This Is Why You Should Tenderize Your Chicken Before Cooking It

Everyone loves finding shortcuts in the kitchen, but there are some steps you definitely shouldn't skip, even in the interest of saving time. Tenderizing chicken, especially chicken breasts, is one of them, and if you haven't been tenderizing your chicken before now, you should definitely start. There are multiple benefits, including making cooking easier and making your meal a lot juicier and tastier.

According to The Kitchn, the best time to pound and tenderize chicken breasts is any time you're using a cooking method that evenly applies heat, like pan-searing or oven-baking. It's easiest if you put your chicken breast in a sealable plastic bag, then use a flat, heavy object (a meat mallet works, but so does a rolling pin or even a wine bottle) to pound the breast to even thickness.

According to Tasting Table, tenderizing chicken breasts is an easy way to make sure they cook evenly, especially if you're cooking multiple pieces of chicken at once. If the breasts are uneven in spots, or if some are thicker than others, they won't cook in the same amount of time. That could leave you with some pieces of chicken that are overcooked and dry, some that are undercooked, and maybe a few that are perfect.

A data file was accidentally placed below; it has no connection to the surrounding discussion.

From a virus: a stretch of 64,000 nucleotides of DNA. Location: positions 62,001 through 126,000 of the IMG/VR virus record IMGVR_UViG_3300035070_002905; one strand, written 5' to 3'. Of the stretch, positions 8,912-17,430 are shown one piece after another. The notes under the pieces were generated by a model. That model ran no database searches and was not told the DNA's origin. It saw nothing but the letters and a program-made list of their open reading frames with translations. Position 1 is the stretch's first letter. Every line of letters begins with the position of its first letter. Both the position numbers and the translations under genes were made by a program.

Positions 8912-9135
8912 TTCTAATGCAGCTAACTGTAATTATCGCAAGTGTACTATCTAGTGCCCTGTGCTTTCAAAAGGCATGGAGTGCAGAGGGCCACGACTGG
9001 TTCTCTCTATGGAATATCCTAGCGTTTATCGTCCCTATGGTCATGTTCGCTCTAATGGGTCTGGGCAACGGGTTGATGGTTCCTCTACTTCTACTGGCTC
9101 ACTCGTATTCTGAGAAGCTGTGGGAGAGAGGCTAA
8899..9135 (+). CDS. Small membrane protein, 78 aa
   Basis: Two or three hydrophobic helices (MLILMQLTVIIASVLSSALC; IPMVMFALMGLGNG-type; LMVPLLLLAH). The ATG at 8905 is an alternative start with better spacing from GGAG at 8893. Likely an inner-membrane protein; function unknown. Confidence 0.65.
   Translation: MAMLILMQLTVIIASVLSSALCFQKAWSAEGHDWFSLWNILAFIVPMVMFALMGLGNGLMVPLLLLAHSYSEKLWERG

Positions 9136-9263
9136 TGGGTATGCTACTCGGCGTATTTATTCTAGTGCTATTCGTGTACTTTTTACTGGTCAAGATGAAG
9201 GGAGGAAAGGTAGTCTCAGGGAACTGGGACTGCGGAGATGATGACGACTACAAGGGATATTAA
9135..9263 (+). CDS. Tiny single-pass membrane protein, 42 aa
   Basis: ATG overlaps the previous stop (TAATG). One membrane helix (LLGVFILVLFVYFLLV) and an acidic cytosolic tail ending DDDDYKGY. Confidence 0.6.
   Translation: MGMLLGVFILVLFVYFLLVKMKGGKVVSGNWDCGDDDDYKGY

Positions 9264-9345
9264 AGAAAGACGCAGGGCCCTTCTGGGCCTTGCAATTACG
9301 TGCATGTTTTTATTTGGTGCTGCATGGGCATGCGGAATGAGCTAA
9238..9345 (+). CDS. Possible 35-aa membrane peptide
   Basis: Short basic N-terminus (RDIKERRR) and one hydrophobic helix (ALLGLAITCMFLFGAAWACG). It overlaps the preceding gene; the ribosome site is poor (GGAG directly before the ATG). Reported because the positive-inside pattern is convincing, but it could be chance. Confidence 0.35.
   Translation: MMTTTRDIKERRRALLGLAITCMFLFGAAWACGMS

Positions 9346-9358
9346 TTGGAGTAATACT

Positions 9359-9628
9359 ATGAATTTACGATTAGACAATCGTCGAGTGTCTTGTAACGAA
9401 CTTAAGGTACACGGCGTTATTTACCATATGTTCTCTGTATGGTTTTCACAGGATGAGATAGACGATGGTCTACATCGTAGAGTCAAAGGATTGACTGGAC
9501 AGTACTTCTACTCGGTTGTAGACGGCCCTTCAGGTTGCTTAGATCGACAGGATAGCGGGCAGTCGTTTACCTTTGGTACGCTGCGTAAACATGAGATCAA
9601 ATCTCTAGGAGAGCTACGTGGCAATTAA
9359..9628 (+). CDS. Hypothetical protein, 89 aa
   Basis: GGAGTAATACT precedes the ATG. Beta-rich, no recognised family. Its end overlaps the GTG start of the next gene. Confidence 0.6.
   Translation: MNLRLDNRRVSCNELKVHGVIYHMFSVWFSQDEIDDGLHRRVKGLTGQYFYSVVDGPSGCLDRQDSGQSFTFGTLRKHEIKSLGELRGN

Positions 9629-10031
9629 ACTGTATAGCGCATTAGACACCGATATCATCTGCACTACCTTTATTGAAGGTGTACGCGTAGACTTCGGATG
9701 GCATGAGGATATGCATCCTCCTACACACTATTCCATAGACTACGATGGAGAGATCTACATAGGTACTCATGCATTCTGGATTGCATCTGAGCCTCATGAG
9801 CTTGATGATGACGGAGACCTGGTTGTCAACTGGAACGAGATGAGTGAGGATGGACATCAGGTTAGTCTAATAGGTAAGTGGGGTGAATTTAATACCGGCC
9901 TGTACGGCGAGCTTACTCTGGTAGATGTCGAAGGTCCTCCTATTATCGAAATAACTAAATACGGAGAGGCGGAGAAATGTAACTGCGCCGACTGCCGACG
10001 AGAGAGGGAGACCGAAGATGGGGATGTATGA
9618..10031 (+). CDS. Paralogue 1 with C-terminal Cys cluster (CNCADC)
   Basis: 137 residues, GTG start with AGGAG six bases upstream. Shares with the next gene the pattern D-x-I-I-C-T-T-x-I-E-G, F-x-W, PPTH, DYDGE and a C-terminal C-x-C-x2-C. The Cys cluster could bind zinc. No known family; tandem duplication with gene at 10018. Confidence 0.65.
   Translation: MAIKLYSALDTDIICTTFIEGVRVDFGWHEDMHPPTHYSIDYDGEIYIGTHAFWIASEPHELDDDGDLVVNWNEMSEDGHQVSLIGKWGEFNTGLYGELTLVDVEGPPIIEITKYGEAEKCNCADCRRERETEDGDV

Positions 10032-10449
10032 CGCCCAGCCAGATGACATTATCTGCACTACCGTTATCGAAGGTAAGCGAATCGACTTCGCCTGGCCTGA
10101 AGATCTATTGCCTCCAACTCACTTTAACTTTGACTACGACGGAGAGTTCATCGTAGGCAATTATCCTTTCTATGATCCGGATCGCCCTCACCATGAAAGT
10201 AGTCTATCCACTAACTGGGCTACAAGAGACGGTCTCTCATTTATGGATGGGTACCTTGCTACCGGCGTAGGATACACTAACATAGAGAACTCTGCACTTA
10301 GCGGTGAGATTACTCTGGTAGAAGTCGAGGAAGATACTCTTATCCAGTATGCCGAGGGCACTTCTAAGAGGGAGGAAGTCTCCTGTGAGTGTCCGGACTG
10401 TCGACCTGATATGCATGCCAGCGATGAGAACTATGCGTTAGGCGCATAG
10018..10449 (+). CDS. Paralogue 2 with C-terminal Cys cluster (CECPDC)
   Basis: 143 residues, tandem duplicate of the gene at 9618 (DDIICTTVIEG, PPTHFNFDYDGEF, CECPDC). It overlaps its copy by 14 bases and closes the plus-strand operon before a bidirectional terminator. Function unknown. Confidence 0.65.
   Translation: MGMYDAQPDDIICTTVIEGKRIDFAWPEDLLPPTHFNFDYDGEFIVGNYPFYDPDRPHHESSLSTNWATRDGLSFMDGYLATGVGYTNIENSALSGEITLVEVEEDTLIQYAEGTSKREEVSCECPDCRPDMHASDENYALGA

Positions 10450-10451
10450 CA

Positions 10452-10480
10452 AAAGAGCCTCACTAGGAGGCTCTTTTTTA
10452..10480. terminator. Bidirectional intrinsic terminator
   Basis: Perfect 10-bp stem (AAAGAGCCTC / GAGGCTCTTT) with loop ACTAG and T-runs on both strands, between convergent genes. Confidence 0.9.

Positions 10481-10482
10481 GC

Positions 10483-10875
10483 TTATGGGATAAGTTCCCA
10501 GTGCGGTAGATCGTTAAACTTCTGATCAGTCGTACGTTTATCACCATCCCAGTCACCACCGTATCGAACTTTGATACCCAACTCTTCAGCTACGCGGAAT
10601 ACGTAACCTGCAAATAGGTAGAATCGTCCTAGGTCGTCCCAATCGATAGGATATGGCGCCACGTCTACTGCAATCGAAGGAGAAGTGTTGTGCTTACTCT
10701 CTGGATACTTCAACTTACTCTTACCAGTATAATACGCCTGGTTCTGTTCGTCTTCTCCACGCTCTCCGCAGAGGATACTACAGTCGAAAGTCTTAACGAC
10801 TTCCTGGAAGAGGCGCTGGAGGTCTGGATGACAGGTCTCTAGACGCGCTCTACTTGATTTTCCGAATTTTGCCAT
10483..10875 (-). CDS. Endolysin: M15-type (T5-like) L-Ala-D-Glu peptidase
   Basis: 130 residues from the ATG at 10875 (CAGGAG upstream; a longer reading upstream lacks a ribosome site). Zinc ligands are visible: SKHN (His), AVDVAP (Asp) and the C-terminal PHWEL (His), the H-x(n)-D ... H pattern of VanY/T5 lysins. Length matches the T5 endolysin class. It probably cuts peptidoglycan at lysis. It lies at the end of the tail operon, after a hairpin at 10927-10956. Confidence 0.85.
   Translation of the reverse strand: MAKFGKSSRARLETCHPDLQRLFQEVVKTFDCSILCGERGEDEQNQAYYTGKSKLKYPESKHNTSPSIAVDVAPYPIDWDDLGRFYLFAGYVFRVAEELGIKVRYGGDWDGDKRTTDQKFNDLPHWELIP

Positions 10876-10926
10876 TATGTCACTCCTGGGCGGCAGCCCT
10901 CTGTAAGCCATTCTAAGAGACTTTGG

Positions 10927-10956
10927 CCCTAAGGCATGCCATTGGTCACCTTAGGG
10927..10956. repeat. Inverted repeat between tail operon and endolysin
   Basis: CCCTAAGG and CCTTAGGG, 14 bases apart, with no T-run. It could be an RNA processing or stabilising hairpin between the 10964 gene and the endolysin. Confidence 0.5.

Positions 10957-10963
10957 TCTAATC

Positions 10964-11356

How to tenderize chicken (and avoid over-tenderizing it)

There is such a thing as going overboard when it comes to tenderizing chicken. According to My Domaine, pounding chicken also helps break down the fibers in the meat so it cooks quicker, but you don't necessarily want to pound it within an inch of its afterlife. Instead, just tenderize it until it's the thickness you want; once the chicken is even, pounding it more won't help improve the flavor or texture.

Another tip to make tenderizing chicken a little easier is to start from the middle, or the thickest part of the breast, then work your way out to the parts that are naturally a little thinner. According to Lifehacker, you should check on the chicken after every few whacks to make sure it's not getting too thin (over-pounding can also tear the meat). If you're not sure how thick the chicken should be before cooking, aim for about 3/4-inch. You might also see some classic recipes that specify pounding or tenderizing chicken before cooking, like chicken piccata. With just a little extra work beforehand, tenderizing will make your chicken easier to cook and even more delicious.